Another area discussed was the need for more innovation, entrepreneurship and focus on growth sectors like green business, energy and transportation. Regionalization as a solution for increasing growth and stability was another area explored due to the limited size and amount of resources in Denmark alone. Anne Skovbro, director member of the executive board for the City of Copenhagen, said, “We agree that more needs to be done with the country’s green growth strategy and even more for the life science sector. Regional issues should be a part of the solution, including an agreed upon cooperation strategy with Skåne and Malmö, which offers the largest labor pool of Scandinavia.”

Low growth and talent shortage  

Corporate interests were represented at the Summit by senior vice president and area director for North and West Europe for GlaxoSmithKline, William S. Allen, group senior vice president of Corporate Human Resources for A.P. Moller-Maersk A/S, and Charlotte Mark, CEO of Microsoft Development Center Copenhagen. Each expressed concerns regarding the growth prospects and sustainability of their respective businesses in Denmark. Industry consolidation, lack of highly skilled labor, ability of foreign employees to integrate into Danish society, taxation schemes for expats, and lack of capacity in international schools were mentioned as some of the major barriers.

Erik van Snippenberg emphasized that Denmark is a small market, and generally not the first market companies think of when looking where to invest. There is a need for the Danish government to be more aggressive in how it’s selling itselft to international markets. In addition, van Snippenberg pointed out that 44% of companies surveyed looking elsewhere to place investments and jobs is troublesome. It is costly to a country for companies to come in and acquire companies and competencies and then lose them to sub-optimal framework conditions.

Proposed solutions included a more global mindset, clearer leadership and more transparency. Availability of more information in English concerning public services, social programs and networking, and a better tax scheme for businesses and expats was also suggested. More specifically, changing the current timeframe of three years with 25 percent tax to five years was put forth, and an incremental increase in taxation was also proposed. Whatever the outcome will eventually be, it was unanimously agreed upon that something more concrete is necessary.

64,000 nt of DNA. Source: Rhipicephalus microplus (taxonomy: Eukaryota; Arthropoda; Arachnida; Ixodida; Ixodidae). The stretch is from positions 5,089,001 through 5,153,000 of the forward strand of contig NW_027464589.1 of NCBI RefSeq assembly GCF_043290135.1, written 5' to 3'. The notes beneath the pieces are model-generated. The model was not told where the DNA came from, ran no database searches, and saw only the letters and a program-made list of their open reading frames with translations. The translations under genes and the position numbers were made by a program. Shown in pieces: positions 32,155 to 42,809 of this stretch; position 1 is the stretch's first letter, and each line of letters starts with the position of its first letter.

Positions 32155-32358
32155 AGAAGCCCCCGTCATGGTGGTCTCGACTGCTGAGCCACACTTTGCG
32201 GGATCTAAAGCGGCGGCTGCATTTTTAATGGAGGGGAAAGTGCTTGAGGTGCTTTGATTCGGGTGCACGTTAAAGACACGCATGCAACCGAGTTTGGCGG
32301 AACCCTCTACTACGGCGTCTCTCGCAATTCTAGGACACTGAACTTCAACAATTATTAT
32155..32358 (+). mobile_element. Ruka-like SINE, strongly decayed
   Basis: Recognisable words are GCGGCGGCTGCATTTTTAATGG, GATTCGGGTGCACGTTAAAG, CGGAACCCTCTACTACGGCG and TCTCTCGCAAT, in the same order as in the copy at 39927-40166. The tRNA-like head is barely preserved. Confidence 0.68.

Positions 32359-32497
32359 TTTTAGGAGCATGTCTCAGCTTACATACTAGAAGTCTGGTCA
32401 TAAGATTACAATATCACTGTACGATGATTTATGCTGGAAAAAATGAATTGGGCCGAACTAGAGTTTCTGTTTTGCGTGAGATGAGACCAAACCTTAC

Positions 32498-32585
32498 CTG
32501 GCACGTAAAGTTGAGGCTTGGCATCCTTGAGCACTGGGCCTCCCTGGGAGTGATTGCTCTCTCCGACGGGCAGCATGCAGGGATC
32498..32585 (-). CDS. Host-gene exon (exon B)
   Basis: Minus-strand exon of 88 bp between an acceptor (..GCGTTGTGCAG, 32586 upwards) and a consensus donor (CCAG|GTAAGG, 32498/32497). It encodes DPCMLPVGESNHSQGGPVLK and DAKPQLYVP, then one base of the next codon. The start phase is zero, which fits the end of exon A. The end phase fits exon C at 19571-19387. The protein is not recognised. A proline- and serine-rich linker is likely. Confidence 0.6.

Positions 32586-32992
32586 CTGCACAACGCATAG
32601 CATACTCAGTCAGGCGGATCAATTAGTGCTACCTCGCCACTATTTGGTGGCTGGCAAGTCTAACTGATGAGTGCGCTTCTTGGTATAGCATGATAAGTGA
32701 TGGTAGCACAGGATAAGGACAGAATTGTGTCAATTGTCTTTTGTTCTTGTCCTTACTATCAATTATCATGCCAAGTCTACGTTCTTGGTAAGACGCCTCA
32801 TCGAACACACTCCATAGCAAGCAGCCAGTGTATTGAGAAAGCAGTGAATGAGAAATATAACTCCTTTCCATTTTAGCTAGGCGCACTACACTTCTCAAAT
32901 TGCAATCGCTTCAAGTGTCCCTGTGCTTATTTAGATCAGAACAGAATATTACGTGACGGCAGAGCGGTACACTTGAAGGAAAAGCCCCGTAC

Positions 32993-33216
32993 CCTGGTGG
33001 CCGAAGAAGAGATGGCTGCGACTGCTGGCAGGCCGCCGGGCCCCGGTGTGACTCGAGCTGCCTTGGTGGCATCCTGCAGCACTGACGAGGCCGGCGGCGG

Jan Rose Skaksen, professor of International Economics at Copenhagen Business School, considered the role of education with respect to the future of Denmark’s shrinking labor force into 2020. Skaksen outlined two major issues: fiscal sustainability, or the challenge of increased public debt, and the structural problem related to generating growth. “The shrinking labor force will create major problems for public budgets. There are essentially two solutions: Danes can work more or we can increase immigration,” he said.

Openness is not nice, it’s needed

Margrethe Vestager, party leader for the Social Liberal Party (Radikale Venstre) took a closer look at Denmark’s talent shortage, and discussed some of the human and cultural challenges around immigration and integration. Vestager pointed to the fact that a significant number of people will retire in the coming years while fewer will enter, not only in Denmark but also in Europe, making labor supply even shorter in the coming years. “I share the sense of urgency. We need a strategy to attract talent, to be more open and find the courage to act,” Vestager said. “It’s not a competition for jobs, but a push for more jobs,” she said when explaining how highly qualified foreign employees create more jobs for Danes by building departments and expanding organizational competency. “Openness is not “nice”, it’s needed,” she said.

In summary, Denmark needs to enhance its framework for making it more attractive for companies to invest and stay here, in addition to accommodating foreign talent that contribute their skills for the benefit of the country. Stephen closed the Summit by expressing, “Foreign companies in Denmark play a vital role in the Danish economy, but must compete for their share of inter company projects and investments. I can’t emphasize enough the need for Denmark to act swiftly and decisively. We must provide the tools necessary for them to be successful.”

Download a copy of the presentation (PDF 5mb)